~Chapter Reveal~ The Accidental Art Thief by Joan Schweighardt




TheAccidentalArtThief_medTitleThe Accidental Art Thief
Genre: General fiction
Author: Joan Schweighardt
Publisher: Twilight Times Books


Find The Accidental Thief on Amazon.


For a quarter of a century forty-five-year-old Zinc has worked as a caretaker for a wealthy old man, living in a small casita on his ranch in New Mexico. She doesn’t make much money, but she has the old man, her dogs, and gorgeous views of the mountains. She is basically a very content recluse who doesn’t invest much time thinking about what she might do if her circumstances change. So when the old man dies suddenly, and his daughter all but throws her off the property, Zinc is forced to reinvent herself—and quickly.
With a touch of magical realism and a collection of offbeat characters, The Accidental Art Thief explores the thin line between life and death and the universal forces that connect all things.
//////////////////////////////////////
THE ACCIDENTAL ART THIEF
a novel
by
Joan Schweighardt
Chapter 1


Zinc had hung feeders all along the boughs of the trees, mostly cottonwoods and piñons that she could see from the window of the casita where she lived. This way when she needed a break from the work she did at her desk, she could look up—a small window was right there—and drink in the bird life, albeit at some distance. There were greenish-brown hummingbirds and red-brown finches to be seen three seasons of the year. Sometimes there were piñon jays, their blue bodies as vivid as the desert sky overhead. At least once a week she caught sight of the local roadrunner, whom she had named Steven, after someone she had loved once, someone who had broken her heart. And once—mystery of mysteries—a peacock dropped out of the sky, spread its resplendent blue-green feathers, turned its head in the direction of the window behind which Zinc stood with one hand over her open mouth and her eyes brimming with tears of joy, and looked right at her before disappearing into the scrub. Now that was a day to remember.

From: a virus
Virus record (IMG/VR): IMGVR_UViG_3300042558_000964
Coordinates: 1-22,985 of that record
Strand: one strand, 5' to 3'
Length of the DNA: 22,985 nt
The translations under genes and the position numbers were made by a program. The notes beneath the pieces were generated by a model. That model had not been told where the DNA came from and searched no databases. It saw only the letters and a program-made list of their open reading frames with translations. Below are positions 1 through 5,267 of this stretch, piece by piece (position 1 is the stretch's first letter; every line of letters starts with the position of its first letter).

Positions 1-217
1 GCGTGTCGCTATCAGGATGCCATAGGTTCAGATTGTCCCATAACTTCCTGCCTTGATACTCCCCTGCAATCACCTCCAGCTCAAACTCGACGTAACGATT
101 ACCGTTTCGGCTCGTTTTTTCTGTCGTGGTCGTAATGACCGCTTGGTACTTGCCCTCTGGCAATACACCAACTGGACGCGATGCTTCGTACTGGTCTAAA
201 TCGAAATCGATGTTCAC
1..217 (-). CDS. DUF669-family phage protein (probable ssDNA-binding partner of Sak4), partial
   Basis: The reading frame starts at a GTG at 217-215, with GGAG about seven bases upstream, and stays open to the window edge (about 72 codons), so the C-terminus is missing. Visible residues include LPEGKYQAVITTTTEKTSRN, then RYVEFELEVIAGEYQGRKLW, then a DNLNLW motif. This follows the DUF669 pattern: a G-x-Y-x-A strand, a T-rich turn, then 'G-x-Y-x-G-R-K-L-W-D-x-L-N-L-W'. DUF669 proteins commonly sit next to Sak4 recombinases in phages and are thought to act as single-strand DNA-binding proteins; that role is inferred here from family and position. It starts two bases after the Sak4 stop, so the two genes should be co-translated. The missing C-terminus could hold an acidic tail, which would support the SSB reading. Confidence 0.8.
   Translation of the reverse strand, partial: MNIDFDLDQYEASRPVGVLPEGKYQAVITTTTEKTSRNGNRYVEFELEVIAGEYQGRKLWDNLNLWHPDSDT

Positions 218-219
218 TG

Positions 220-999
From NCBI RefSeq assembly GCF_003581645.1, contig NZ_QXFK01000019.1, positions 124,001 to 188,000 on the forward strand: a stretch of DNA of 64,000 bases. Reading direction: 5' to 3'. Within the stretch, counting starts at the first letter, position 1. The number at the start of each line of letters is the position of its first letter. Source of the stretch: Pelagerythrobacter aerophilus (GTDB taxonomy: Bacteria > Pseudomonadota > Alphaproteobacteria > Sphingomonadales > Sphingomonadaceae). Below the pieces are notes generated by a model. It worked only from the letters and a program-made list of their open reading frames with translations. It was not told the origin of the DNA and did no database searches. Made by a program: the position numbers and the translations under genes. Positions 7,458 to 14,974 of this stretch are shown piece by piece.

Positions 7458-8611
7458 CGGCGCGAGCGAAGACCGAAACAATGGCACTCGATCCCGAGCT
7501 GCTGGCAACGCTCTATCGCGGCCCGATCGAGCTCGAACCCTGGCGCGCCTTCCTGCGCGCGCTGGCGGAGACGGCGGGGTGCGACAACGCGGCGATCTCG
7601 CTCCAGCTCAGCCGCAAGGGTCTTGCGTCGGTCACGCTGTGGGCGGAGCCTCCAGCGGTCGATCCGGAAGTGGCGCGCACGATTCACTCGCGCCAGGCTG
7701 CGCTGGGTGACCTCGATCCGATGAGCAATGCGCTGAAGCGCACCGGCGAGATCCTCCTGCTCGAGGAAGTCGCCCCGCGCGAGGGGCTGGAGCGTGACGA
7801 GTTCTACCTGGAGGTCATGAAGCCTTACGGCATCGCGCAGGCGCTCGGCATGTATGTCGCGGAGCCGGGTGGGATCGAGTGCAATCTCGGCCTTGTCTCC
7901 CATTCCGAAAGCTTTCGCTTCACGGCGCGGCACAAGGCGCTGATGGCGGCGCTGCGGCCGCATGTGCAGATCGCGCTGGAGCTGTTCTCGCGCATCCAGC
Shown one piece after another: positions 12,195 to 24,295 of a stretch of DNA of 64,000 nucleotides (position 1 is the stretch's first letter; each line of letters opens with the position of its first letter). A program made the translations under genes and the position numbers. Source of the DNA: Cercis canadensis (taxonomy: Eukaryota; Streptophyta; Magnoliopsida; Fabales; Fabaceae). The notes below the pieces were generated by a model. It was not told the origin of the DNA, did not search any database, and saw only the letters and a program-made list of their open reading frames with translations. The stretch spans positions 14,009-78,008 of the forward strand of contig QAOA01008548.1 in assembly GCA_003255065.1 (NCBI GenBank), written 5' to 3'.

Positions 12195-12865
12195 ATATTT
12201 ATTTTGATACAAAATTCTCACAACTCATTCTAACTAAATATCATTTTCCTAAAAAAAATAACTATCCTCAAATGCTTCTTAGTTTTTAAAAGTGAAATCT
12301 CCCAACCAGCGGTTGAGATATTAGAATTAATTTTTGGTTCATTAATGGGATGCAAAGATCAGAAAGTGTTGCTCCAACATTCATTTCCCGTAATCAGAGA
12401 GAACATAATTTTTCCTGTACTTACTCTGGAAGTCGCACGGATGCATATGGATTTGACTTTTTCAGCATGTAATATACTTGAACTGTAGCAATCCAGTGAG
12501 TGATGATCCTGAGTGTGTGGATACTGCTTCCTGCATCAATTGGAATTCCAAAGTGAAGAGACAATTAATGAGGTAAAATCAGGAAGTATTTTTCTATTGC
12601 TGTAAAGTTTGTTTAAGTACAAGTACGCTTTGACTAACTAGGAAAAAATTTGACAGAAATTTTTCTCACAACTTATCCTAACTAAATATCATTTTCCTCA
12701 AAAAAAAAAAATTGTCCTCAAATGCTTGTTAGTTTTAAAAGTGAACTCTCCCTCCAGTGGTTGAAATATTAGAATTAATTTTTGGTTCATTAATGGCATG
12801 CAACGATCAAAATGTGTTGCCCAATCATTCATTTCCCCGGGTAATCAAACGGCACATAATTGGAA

But lately Zinc had begun to wonder what it would be like to work facing the mountains rather than the cottonwoods. In fact her casita did have windows facing east, but the main house, where the old man lived, obscured her view. She wondered what it would be like to work outdoors sometimes, where she might see jack rabbits running in the scrub, or maybe even a lone coyote reigning proud from some rocky outcrop. She mentioned this desire to Smith, the old man’s sometimes driver, and Smith said she should get a laptop. Smith told her there was a second-hand computer store on Central. The owner was a real geek, he said; he picked up obsolete models for next to nothing and gave them new life. His prices were extraordinarily reasonable, as if he labored merely for the love of it.
For the love of it. Zinc liked that.
*
On a Saturday Zinc walked down the dirt road from her casita to San Dominic Road, and from there she walked to the bus stop on Bonita. She preferred not to talk to strangers if she didn’t have to, so she carried with her a Macy’s shopping bag into which she’d stuffed the bathrobe she’d removed from her body earlier that morning. It still smelled faintly of the coffee she’d accidentally spilled. When the bus came, she took the seat behind the driver. Then she watched out the window, and sure enough, before long she saw the second-hand computer shop storefront, wedged in between a coffee shop and a new-age gift store that featured a large limestone Buddha in its big front window.
She took the bus a mile or so farther and then got off and awaited a return ride. This time she knew where to look and she was able to gather in more information. The computer store was called Timothy’s Second-Hand Computers, and what Zinc recognized as a very old Mac model sat in the center of the window—a bookend (in size and positioning if not in eminence) to the Buddha in the shop beside it. The Mac’s screen and the innards that should have been behind it had been removed, replaced with a roll of toilet paper, the end sheet of which stuck out from what had once been its floppy drive opening. Timothy had turned the old Mac into a toilet paper dispenser!